Shane Hipps: The Power of Electronic Culture

Book Review: The Hidden Power of Electronic Culture: How Media shapes faith, the Gospel, and Church, by Shane Hipps

51Rpw1Hzjql. Aa240 I read this book a while ago and, initially, i was not impressed – thus my delay in talking about it. I guess i was expecting more insights on new media. I had already used McLuhan’s Laws of Media, which make a strong appearance in Shane’s book, to examine new media and blogging in particular. I have a STACK of books on this subject and was hoping Shane would add something unique.

Six months went by and i decided to read the book again but from an emerging church angle instead of new media. And to my surprise, I really liked the book. His observation that an image-based focus gives the emerging church some common ground with the iconography of the Eastern Orthodox Church was very insightful. And best of all was his summary of the impact of print media on the Reformaton. His chapter entitled “Printing: The Architect of the Modern Church” is fantastic and it sheds light on the current upheaval of hierarchies through new media.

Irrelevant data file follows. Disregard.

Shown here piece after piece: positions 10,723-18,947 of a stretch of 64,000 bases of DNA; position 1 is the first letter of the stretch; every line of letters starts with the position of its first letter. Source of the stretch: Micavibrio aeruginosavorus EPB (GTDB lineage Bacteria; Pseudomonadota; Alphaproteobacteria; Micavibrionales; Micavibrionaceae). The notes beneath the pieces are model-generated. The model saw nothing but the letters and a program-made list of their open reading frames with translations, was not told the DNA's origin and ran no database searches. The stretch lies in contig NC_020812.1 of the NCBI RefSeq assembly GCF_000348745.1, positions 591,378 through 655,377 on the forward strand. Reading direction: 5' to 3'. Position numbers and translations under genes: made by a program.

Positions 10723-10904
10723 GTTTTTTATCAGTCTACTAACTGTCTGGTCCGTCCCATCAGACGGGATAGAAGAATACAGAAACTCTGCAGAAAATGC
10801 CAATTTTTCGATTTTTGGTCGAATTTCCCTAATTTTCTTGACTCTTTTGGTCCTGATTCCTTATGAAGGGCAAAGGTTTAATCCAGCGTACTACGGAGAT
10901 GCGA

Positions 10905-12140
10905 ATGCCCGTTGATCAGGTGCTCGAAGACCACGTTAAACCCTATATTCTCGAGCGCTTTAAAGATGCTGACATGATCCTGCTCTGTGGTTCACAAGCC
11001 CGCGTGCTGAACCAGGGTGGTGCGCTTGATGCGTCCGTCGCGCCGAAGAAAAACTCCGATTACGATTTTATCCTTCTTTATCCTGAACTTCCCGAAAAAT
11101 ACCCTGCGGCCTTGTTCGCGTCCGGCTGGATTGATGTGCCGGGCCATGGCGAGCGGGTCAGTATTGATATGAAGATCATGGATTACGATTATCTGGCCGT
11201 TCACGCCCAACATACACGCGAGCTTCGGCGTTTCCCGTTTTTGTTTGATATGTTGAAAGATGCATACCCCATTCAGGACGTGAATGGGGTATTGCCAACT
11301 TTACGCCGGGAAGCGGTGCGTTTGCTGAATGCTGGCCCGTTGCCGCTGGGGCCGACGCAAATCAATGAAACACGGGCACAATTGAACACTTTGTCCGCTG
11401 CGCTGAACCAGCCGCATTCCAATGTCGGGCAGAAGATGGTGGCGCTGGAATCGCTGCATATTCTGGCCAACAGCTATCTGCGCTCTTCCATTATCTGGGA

The emerging church has developed during the wild days of new media and the web. This fact is often overlooked and there are not many books about it. Plenty of blogs and seminars, but not books. And this is one worth buying.

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Andrew Jones launched his first internet space in 1997 and has been teaching on related issues for the past 20 years. He travels all the time but lives between Wellington, San Francisco and a hobbit home in Prague.

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